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time period?

Posted by pinch_me (My Page) on
Sun, Nov 22, 09 at 16:48

Where do the bulls eye wood corner things like the Target sign fit in? Late 30's?


Follow-Up Postings:

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RE: time period?

No, they're more from the late 1800s or very early 1900s. They're called "Bull's Eye Molding."

Rose
author, The Houses That Sears Built


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RE: time period?

Corner blocks were used at least from the late 18th Century.

After Canadians burned down the White House, it was rebuilt in 1815 using corner blocks.

Green Room, 186Os Pictures, Images and Photos
White House: Green Room Photo: Mathew Brady

Here is a link that might be useful: Corner block history


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RE: time period?

Mom's house was built in 1903, Queen Anne style (rather plain).

It has bullseye corner blocks throughout.


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RE: time period?

I suppose styles didn't change as quickly a hundred years ago. And I suppose it took longer for everything to get from the coasts to us near the Mississippi. It still takes two years for east and west coast things to get here.


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RE: time period?

The earliest bullseyes I know of are from the Greek Revival period (1830's). They were simple, stepped, not curvy. They actually went out of style before reviving in the 1880's. Then they really went wild with innovation, with pressed-carved inserts, all profiles (to match the profile of the stick-trims) available by mail-order.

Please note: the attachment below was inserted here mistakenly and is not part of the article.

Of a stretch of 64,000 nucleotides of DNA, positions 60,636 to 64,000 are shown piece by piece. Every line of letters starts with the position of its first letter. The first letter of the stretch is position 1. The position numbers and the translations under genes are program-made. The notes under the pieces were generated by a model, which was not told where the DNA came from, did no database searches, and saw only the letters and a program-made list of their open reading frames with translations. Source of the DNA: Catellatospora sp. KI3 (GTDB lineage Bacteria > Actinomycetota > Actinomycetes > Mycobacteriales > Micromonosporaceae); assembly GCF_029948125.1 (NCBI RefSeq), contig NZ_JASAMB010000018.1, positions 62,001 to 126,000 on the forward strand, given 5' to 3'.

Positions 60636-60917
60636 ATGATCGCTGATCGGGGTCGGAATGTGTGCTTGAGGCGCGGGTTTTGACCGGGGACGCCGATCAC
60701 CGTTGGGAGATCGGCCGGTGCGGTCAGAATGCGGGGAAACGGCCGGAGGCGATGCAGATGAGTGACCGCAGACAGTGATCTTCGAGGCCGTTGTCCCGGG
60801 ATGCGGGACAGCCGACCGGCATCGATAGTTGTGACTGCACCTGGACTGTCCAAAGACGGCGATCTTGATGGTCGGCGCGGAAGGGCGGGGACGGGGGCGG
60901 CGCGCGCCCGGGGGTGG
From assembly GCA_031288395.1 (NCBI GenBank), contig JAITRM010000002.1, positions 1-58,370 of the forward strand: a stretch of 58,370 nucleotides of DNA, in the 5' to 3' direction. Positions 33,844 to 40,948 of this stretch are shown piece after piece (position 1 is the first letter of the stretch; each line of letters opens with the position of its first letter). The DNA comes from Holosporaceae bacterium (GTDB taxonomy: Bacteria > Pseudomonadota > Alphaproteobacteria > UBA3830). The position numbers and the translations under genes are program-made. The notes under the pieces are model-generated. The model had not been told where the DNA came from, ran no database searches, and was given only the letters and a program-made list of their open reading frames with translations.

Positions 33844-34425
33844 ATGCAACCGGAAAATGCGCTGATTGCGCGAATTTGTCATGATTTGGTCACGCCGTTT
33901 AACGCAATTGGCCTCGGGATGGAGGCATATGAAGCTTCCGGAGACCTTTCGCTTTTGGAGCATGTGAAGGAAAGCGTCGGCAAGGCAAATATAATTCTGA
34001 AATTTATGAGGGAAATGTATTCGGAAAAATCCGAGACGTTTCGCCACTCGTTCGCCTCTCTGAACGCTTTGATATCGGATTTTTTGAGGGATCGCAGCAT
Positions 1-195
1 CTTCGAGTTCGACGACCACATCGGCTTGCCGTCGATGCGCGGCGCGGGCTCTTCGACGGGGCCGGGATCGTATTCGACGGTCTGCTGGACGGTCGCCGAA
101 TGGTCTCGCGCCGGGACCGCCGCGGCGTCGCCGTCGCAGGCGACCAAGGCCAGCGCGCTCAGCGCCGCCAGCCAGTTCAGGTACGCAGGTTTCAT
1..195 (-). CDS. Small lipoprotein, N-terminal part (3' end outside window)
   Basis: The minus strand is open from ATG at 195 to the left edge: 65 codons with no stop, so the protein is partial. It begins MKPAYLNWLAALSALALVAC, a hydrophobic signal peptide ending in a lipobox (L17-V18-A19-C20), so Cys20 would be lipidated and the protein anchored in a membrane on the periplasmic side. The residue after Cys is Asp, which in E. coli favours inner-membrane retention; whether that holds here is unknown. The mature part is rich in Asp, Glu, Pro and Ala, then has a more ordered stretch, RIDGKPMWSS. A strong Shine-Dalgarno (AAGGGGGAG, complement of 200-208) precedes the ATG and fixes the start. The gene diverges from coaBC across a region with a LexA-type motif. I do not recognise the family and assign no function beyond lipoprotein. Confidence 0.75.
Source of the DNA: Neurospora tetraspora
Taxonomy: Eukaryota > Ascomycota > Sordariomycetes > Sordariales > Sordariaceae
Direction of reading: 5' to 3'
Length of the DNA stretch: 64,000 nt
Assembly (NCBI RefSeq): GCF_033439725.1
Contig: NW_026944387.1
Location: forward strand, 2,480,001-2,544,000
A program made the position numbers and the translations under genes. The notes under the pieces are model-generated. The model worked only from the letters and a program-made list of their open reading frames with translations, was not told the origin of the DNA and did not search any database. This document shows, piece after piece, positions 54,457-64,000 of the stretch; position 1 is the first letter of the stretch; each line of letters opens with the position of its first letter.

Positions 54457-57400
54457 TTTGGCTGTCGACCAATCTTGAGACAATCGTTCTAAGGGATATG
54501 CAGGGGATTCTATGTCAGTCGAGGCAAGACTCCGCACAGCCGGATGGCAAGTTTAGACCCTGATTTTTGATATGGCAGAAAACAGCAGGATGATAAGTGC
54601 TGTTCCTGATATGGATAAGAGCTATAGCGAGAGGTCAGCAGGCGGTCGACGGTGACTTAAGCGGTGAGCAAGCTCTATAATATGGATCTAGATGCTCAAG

Casey


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RE: time period?

The house I used to own had a few remaining before I took that wall out. I kept them and wanted to use them in the remodel of the house I have now. That house was 1938 from what information I had at the time. This house is 1880 but it's been updated several times. There isn't any original woodwork left. I don't have enough for every door and window but I do think I've seen the reproductions and I do intend to look again.


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RE: time period?

As a practical matter, I prefer mitred styles.

I've used corner blocks. And even when gluing the blocks, over a couple of years they tend to pull away from the casings and leave a line that has to be filled with caulking. If the trim is painted or stained dark, the shrinkage isn't as noticeable.


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RE: time period?

Worthy, biscuit them!
A 90 degree joint is always more stable than a miter. The wider the casing, the worse this effect manifests itself, as the boards seasonally shrink/swell in width, the miter angle is varied off of 45*. The miter joint is tight on the day it's installed (hopefully!), and it's all down hill from there. That's why there are so many gadgets invented to assist in holding them together (kerf dovetails, chevron tacks, corrugated fasteners!)
Casey


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RE: time period?

Those bulls eyes are called rossetes are readily available at
HD and the better stocked lumber yards.The molding is belly band and at the base plinth blocks, which are slight wider and thicker.These pieces come in various widths.My house was built in the 50's using ranch casings. The difference in appearance is amazing. Get yourself a finish nailer, some shim stock a good quality blade for your mitre saw and take your time


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RE: time period?

Worthy, biscuit them!

Interesting idea. I haven't used rosettes for 20 years. But I think the trim carpenters will charge a lot more than for mitres. And buyers won't care.


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